PLMA has joined with the National Rural Electric Cooperatives Association, National Resources Defense Council, Edison Electric Institute, and American Public Power Association to form The Community Storage Initiative as an interdisciplinary market development effort focused on developing the nation’s behind-the-meter energy storage infrastructure.
Cooler weather is just around the corner. For families who are looking to save on their utility bills, or those who are trying to reduce their energy consumption, a local Frederick company is offering a simple solution to do both.
Laurie Vaudreuil had just broken up tiles to make a mosaic for her and her husband’s kitchen when they were struggling to find a name for their company years ago. Her husband suggested the name Mosaic Power, which she thought was fitting.
Senator Amy Klobuchar (D-MN) hosted a well-attended Capitol Hill briefing this week on the Community Storage Initiative, aimed at making tomorrow’s electricity grid cleaner and cheaper. I had the pleasure of participating, representing both NRDC and the Community Storage Initiative (CSI), where I serve on the advisory council.
The briefing, organized by the Office of Senator Amy Klobuchar (D-MN), provides an introduction to how the energy sector can use tried and true household technologies to help meet consumer energy needs in a new energy era.
Many know that rooftop PV penetration in Hawaii far surpasses almost anywhere else in the world. Given the state’s 100% renewables mandate by 2045, the pace to explore and quickly implement renewable energy in Hawaii has exposed many challenges and has forced them to the “bleeding edge” of the newest technologies.
Some 50 million children in communities across the United States are heading back to school over the next couple of weeks. About half of these students will get to school on one of 480,000 yellow school buses, more than 90 percent of which are powered by diesel fuel.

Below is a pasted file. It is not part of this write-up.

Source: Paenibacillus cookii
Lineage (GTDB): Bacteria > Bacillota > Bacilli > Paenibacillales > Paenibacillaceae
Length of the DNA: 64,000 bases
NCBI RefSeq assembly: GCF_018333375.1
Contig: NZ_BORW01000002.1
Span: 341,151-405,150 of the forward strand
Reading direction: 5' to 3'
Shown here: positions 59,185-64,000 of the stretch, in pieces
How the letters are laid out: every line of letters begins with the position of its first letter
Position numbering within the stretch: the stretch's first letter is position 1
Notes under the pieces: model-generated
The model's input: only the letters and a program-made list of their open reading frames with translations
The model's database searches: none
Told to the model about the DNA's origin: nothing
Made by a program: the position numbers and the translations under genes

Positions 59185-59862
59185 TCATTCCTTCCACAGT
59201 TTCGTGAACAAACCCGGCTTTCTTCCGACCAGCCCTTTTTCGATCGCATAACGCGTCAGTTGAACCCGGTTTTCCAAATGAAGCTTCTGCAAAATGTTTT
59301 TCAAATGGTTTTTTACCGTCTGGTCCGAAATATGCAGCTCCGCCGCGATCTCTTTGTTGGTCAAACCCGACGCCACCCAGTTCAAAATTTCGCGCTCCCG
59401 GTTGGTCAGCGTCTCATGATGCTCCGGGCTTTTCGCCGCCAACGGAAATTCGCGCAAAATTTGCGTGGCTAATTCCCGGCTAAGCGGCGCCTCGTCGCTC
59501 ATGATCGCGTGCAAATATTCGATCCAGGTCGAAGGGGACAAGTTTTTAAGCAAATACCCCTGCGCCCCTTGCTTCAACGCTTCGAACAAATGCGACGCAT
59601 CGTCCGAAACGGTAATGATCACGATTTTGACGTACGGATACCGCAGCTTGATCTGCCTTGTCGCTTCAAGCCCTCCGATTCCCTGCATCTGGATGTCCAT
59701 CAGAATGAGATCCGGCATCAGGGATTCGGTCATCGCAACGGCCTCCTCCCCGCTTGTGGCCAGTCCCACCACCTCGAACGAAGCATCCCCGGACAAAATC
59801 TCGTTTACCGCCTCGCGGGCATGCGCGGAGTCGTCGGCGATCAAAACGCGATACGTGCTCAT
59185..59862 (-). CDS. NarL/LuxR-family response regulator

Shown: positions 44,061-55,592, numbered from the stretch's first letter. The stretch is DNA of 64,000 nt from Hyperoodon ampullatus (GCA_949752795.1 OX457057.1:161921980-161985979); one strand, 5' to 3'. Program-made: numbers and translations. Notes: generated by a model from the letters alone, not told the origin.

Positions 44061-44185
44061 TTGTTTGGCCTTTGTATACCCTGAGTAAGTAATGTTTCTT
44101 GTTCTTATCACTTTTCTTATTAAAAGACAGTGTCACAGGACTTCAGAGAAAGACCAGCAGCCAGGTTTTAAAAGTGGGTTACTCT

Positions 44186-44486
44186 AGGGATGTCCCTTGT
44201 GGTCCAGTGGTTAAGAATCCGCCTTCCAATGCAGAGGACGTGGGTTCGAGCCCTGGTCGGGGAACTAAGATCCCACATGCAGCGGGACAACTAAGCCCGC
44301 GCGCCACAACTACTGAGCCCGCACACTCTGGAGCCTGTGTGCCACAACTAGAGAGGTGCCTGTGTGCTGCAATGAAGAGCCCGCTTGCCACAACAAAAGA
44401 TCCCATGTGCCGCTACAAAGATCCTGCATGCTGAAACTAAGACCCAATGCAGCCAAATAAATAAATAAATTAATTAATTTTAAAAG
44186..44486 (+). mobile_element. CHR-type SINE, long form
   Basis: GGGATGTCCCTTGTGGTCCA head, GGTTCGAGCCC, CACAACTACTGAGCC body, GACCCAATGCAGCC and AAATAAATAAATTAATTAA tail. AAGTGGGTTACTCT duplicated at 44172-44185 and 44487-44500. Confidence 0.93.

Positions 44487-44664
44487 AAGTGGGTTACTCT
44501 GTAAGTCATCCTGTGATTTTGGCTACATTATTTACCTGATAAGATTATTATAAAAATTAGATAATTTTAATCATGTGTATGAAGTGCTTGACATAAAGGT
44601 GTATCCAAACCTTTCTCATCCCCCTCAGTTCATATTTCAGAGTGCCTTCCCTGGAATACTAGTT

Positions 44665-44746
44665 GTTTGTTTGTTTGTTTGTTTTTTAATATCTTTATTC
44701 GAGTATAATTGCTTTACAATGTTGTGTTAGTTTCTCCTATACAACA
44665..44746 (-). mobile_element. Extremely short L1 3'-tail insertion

The most economical battery to store energy and help utilities optimize the electric grid may be hiding in your basement. a 2016 study from the Brattle Group, an international economic consulting firm, find that the nation's 50 million residential electric water heaters collectively represent a significant — and underutilized — energy storage resource capable of producing direct benefits to utilities and consumers.
Community solar programs are increasingly popular in cooperative territories, allowing members to contribute financially to a project that helps the cooperative use more renewable energy. Similarly, community storage programs give members the opportunity to contribute their distributed energy storage resources to help reduce peak power costs and allow the cooperative to better integrate renewable resources and ultimately other energy services.
In the latest sign that electric utilities are aggressively moving to provide customers with services "behind the meter," the trade groups for investor-owned utilities and public power utilities have joined a nascent coalition in support of "community storage" of electricity.